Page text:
Thomson Reuters Updates RIA Federal Tax Handbook

NEW YORK, March 9, 2011—The Tax & Accounting business of Thomson Reuters has fully revised its RIA 2011 Federal Tax Handbook to include all information from the Tax Relief, Unemployment Insurance Reauthorization and Job Creation Act of 2010 (Tax Relief Act of 2010, P.L. 111-312).

The Act was signed into law December 17, 2010, and impacts more than 175 Internal Revenue Code sections, with many provisions impacting the 2010 taxable year and current filing season. To address many tax practitioners’ preference for a single, convenient, fully updated source containing coverage of the Tax Relief Act of 2010 and other late-breaking December 2010 tax legislation, Thomson Reuters is issuing a newly revised edition of its Handbook.

Some provisions discussed in the newly revised 2011 RIA Federal Tax Handbook include:

  • For 2011 and 2012, current individual income tax rates continue with a maximum of 35 percent.
  • There will be no reduction in itemized deductions or a phase-out of personal exemptions for higher-income individuals in 2011 and 2012.
  • First-year 100 percent bonus depreciation allows businesses to write off 100 percent of their new equipment and machinery purchases in the placed-in-service year, effective for property placed in service after Sept. 8, 2010, through Dec. 31, 2011. For property placed in service in 2012, there is a 50 percent additional first-year bonus depreciation.
  • For tax years beginning in 2012, the maximum expensing amount is $125,000 and the investment-based phase-out amount is $500,000.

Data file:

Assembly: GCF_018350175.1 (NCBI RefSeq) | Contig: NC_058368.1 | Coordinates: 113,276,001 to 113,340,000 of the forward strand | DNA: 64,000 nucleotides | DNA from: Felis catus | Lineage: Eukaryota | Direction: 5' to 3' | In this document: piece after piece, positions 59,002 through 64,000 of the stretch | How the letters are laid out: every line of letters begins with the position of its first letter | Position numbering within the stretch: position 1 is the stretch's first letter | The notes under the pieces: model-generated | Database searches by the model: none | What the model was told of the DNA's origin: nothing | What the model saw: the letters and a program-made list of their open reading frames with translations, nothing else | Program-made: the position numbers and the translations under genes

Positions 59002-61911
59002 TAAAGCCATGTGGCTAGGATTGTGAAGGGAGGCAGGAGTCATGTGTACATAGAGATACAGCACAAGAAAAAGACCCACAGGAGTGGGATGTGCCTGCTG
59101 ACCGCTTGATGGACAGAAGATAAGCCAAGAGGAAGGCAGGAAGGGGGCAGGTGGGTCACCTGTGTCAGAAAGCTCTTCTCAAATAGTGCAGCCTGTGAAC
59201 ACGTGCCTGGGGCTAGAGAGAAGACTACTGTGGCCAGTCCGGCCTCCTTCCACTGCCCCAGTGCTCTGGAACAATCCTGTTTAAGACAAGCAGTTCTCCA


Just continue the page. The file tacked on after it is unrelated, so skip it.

• For 2011 and 2012, the top tax rate on qualified dividends and long-term capital gains remains at 15 percent.
  • For 2011, employees and self-employed workers get a reduction of two percentage points in Social Security tax in 2011, bringing the rate down to 4.2 percent (from 6.2 percent) for employees and down to 10.4 percent (from 12.4 percent) for the self-employed.
  • For 2010 and 2011, a two-year alternative minimum tax (AMT) "patch" provides a modest increase in the current AMT exemption amounts and allows personal nonrefundable credits to offset AMT as well as regular tax.
  • The exemption amount for estate and generation-skipping taxes for 2011 and 2012 is $5 million and the maximum is 35 percent. For estates of decedents dying after 2010, a new portability feature for married couples allows the transfer of any unused exemption to the surviving spouse. The estate tax repeal for 2010 is preserved, if an estate elects that option, along with the accompanying modified carryover basis rules.

For more information on the revised RIA Federal Tax Handbook, call 1 (800) 950-1216.

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